Minneapolis, July 14, 2014 – This summer, the Minnesota Artists Exhibition Program (MAEP) presents two new exhibitions: James Holmberg’s “Forever” and Eric Carroll’s “G.UT. Feeling, Vol. 2,” both opening July 17 at the Minneapolis Institute of Art (MIA). The first includes new paintings and a site-specific installation that explores how art gives form to human experience; the latter is a series of collages, photographs, and sculptures based on grand unifying theories that attempt to explain the world.
Holmberg, a multi-media artist known for his expertly crafted paintings and sculptures, has created a new series of work composed of fine art and construction materials. “Forever” offers a glimpse beneath external surfaces by building up and then surgically peeling back layers to expose supporting structures. For Inside (2014), Holmberg has cut an 8-by-15 foot hole in the gallery wall to reveal the studs and structural column that support the building. With this massive site-specific installation, he offers a glimpse of past experiences, which dovetails with his ongoing interest in concepts of absence, transparency, and recovery. His new installation and paintings mark a dramatic change from his earlier work, particularly his evolving interest in how art’s relationship to architecture illuminates how fragmentary perceptions are the grist for memory and behavior.
Holmberg graduated in 1993 from the Minneapolis College of Art and Design in Minnesota, in addition to showing in several venues across North America, James has received a Visual Arts Fellowship from the Elizabeth Foundation for the Arts, a Career Opportunity Grant from the Minnesota State Arts Board, and received a MCAD/Jerome Artist Fellowship. In addition to these awards, James has received three A.I.G.A. Illustration Awards of Excellence and has spent a residency at the Bemis Center for Contemporary Arts. His works are found in several public and private collections.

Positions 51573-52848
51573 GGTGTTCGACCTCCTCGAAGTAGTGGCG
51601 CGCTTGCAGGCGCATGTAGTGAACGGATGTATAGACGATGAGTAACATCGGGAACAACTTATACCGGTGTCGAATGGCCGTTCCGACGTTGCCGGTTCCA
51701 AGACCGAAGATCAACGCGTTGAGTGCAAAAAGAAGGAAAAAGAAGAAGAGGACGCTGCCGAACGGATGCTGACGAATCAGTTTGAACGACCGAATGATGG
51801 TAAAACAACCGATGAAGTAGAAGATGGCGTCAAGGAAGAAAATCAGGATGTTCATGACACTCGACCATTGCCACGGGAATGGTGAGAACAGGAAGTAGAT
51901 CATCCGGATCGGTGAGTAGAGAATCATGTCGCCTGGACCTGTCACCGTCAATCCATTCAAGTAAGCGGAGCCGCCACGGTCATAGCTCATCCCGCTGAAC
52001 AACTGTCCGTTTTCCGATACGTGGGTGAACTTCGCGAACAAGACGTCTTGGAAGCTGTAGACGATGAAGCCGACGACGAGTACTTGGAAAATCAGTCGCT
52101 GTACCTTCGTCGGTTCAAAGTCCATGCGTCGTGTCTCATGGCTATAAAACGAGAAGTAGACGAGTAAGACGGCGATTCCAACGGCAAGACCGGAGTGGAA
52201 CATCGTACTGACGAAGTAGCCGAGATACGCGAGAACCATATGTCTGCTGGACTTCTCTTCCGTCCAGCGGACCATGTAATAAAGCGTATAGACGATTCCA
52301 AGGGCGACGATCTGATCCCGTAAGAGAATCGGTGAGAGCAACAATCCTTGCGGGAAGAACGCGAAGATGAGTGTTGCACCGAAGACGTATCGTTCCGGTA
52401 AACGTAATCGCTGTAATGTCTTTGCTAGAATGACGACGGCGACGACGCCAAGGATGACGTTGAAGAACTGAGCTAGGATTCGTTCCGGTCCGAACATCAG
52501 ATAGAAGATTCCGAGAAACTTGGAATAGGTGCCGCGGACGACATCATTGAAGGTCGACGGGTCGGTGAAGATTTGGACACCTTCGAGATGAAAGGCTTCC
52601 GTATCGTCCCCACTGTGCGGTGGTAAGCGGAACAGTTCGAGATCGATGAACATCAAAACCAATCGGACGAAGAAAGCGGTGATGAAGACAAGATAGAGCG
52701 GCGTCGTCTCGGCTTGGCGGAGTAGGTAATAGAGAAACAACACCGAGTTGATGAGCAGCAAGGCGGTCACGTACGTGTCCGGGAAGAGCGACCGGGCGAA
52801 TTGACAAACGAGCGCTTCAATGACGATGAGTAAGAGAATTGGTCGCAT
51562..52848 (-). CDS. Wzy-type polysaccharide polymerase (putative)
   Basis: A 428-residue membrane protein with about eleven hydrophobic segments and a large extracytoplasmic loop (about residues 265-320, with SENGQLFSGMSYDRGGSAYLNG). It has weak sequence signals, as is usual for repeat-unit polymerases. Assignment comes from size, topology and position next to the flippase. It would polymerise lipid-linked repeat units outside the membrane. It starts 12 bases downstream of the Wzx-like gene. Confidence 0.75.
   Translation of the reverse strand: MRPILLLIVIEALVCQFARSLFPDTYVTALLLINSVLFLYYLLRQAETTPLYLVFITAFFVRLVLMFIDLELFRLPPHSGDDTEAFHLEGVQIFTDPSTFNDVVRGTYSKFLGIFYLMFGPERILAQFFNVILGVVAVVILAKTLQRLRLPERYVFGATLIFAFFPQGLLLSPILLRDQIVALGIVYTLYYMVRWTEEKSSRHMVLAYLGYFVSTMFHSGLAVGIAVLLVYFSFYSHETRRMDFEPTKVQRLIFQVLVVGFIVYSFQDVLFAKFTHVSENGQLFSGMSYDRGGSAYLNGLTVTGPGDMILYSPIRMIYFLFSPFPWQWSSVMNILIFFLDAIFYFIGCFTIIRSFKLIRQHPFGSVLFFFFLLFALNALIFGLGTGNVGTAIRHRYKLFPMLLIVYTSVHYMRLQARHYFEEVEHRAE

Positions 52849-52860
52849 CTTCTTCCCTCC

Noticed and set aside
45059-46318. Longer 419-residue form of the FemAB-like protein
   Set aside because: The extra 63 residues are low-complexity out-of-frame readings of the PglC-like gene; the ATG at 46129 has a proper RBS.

G.U.T. Feeling, Vol. 2 is the second installment of Carroll’s ongoing project “G.U.T. Feeling”. The exhibition revels in the absurd striving of science’s grandest theories – the search by fringe and mainstream scientists alike for a single explanation of the universe. The often humorous combinations of images are meant to bridge shifts of scale, from epic to mundane, and to acknowledge the impossibility of proving complex scientific theories. Two gallery-length tables emphasize the connection between his photographs and obsolete technologies once used to visualize scientific observation. A future installment of Carroll’s “G.U.T. Feeling” will appear in McSweeney’s in 2015.
Carroll currently teaches at Macalester College in St. Paul, Minnesota. His work has been exhibited widely, including the New Orleans Museum of Art, the Camera Club of New York, the Museum of Contemporary Photography, and SF Camerawork. He has participated in residencies with the MacDowell Colony, Rayko Photo Center and the Blacklock Nature Sanctuary, and was the winner of the 2012 Baum Award for Emerging Photographers. He is represented by Highlight Gallery in San Francisco.
An opening reception for both shows will be held Thursday, July 17 from 7 to 9 p.m. Additionally, an Artist Talks takes place in the MAEP galleries on Thursday, August 21 at 7 p.m.
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About the Minneapolis Institute of Art
Home to over 85,000 works of art representing 5,000 years of world history, the Minneapolis Institute of Art (MIA) inspires wonder, spurs creativity, and nourishes the imagination. With extraordinary exhibitions and one of the finest wide-ranging art collections in the country—Rembrandt to van Gogh, Monet to Matisse, Asian to African—the MIA links the past to the present, enables global conversations, and offers an exceptional setting for inspiration.
General admission to the MIA is always free. Some special exhibitions have a nominal admission fee.
Museum hours: Sunday, 11 a.m.–5 p.m.; Tuesday, Wednesday, Friday, and Saturday, 10 a.m.–5 p.m.; Thursday, 10 a.m.–9 p.m.; Monday closed. For more information, call (612) 870-3000 or visit artsmia.org.